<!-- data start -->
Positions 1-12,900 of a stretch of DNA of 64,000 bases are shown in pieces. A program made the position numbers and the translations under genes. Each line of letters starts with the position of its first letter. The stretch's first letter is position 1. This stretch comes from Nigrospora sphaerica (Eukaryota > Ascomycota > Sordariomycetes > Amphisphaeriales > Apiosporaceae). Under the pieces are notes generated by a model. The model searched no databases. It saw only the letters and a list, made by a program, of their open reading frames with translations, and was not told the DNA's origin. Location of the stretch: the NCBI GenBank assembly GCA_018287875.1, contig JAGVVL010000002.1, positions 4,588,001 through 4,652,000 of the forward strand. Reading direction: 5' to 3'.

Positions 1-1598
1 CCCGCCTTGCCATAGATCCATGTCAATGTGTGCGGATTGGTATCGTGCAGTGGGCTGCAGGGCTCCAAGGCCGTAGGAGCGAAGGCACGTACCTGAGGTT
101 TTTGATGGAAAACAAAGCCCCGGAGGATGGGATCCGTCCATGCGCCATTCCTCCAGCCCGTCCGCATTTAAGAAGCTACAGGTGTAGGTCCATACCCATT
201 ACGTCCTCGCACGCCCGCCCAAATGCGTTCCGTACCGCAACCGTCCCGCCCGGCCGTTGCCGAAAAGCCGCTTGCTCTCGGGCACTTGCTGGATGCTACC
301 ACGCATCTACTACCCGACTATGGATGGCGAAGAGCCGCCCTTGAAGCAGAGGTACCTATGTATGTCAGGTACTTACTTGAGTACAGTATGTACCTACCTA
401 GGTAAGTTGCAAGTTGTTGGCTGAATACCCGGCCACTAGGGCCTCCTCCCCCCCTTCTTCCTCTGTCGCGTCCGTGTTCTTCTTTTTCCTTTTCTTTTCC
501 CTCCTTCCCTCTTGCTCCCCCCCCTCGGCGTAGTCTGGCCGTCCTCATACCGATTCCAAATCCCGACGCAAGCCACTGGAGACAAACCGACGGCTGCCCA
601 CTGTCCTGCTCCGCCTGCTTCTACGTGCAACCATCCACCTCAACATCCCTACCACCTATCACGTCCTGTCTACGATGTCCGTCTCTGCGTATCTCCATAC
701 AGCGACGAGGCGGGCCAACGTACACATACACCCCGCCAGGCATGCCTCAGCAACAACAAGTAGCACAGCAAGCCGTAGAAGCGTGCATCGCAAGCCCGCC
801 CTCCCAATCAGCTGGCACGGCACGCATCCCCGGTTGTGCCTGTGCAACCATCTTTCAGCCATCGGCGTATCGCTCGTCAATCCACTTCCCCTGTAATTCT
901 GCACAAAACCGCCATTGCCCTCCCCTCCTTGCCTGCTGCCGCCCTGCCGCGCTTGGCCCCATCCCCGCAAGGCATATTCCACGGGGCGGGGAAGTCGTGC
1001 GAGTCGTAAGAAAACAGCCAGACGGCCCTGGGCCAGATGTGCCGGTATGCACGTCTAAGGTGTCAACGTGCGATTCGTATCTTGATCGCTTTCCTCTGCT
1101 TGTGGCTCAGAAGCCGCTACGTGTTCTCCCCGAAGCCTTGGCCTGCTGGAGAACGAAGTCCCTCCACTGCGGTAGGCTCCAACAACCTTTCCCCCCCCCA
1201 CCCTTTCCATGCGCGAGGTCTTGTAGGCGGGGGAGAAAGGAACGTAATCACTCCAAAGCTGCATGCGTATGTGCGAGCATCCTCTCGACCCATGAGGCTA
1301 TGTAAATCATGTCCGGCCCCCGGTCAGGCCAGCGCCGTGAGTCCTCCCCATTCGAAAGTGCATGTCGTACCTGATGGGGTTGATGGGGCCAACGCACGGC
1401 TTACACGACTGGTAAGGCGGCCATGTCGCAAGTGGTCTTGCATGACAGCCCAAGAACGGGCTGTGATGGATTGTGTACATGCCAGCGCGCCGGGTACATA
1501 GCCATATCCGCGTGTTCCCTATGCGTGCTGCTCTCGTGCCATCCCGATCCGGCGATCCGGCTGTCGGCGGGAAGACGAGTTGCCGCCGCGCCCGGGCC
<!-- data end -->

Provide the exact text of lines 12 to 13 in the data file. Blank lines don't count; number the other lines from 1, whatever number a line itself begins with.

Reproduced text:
901 GCACAAAACCGCCATTGCCCTCCCCTCCTTGCCTGCTGCCGCCCTGCCGCGCTTGGCCCCATCCCCGCAAGGCATATTCCACGGGGCGGGGAAGTCGTGC
1001 GAGTCGTAAGAAAACAGCCAGACGGCCCTGGGCCAGATGTGCCGGTATGCACGTCTAAGGTGTCAACGTGCGATTCGTATCTTGATCGCTTTCCTCTGCT